Uber is making waves in New York City. The company—whose low-cost ride-hailing app faces backlash from San Francisco to South Africa—has begun an aggressive (and quite effective) campaign to fight a law proposed by NYC Mayor Bill de Blasio that would cap the company’s growth for one year. The city council could vote as early as Thursday on the proposal, but Uber isn’t taking the prospect of the restriction sitting down. NYPost:
The app-based car service will extend its multi-million-dollar TV ad campaign attacking de Blasio into August — while taxi-industry activists are ripping City Hall’s proposed one-year freeze on Uber licenses as unhelpful. […]
The extension will increase the ad buy from an estimated $5 million to as much as $10 million.
The taxi industry has pumped more than $600,000 into de Blasio-controlled committees since January 2013, and Uber’s ads accuse the mayor of “pushing the agenda of big taxi donors.”
Part of the company’s strategy has been to add a “de Blasio” feature to its app platform, which depicts a dystopian future where a user looking for an Uber ride is informed that there are no cars available (or available only after a long wait). And yet, it seems that Big Taxi is even less pleased with the proposed legislation than Uber is:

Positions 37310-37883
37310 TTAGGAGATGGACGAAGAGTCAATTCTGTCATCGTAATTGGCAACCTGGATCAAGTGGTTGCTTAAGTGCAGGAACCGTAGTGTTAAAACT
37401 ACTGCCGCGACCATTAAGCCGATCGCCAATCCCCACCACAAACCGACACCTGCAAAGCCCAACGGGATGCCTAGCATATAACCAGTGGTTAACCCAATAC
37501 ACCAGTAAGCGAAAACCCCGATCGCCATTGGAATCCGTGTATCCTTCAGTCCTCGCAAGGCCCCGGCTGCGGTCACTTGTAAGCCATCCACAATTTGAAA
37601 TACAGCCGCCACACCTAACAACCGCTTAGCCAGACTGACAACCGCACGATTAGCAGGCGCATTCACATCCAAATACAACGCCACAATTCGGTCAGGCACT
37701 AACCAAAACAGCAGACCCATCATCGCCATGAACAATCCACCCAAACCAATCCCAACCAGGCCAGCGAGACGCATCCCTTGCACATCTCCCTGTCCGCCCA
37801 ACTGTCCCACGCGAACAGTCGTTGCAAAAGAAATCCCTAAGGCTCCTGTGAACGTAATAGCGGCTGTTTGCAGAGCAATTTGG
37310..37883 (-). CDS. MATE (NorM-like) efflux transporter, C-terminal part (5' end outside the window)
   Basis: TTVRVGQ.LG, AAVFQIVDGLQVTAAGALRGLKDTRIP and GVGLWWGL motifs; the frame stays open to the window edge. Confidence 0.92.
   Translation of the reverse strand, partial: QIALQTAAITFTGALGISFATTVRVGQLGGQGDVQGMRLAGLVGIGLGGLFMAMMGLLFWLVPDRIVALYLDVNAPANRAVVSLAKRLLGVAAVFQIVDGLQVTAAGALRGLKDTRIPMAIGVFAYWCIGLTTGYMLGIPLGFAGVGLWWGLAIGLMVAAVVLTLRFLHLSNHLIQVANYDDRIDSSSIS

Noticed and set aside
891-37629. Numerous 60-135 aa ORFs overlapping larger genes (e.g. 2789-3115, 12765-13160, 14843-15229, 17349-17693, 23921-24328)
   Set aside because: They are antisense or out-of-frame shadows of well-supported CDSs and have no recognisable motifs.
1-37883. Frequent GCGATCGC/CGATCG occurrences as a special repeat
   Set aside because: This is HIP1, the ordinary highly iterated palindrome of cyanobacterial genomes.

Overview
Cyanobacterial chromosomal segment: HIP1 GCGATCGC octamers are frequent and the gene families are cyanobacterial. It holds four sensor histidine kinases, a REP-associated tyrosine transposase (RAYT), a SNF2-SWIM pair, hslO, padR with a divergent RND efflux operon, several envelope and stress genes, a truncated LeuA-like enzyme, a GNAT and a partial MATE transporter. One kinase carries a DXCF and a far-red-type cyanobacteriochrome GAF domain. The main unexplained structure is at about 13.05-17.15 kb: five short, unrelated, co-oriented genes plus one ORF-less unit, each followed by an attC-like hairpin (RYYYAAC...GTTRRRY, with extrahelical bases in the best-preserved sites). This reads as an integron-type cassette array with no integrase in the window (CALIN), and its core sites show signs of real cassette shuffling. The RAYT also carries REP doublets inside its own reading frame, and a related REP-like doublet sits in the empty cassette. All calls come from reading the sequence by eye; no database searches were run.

“This legislation does nothing for yellow taxis. It has the effect of legitimizing a business model that is not complying with the law. It is a charade. It is a bit of a farce,” said Todd Higgins, the lawyer representing credit unions that provide loans to medallion owners.
Essentially, Yellow Cab is arguing, New York State law provides the taxi industry with monopolistic, exclusive rights for ride-seeking travelers. The legal question, then, is whether Uber violates this law or whether the company can skirt the system because its users call cars via a mobile app. But there are bigger issues at play. The Uber debate is a microcosm of the debate over the larger changes that are ushering in a new information and sharing economy and it raises questions about how properly to regulate companies that offer superior services but which undermine and change markets both longstanding and large.
In a time when the sharing economy is on the minds of presidential hopefuls (some more positive about it than others), those, like de Blasio, who are promoting policies that seek to restrain it may find those policies a hard sell to the younger demographic. Ultimately, the simple fact is that consumers’ preferences have changed; at the end of the day, New Yorkers (and others) are just trying to get from point A to point B. Mayor de Blasio ought to get out of their way.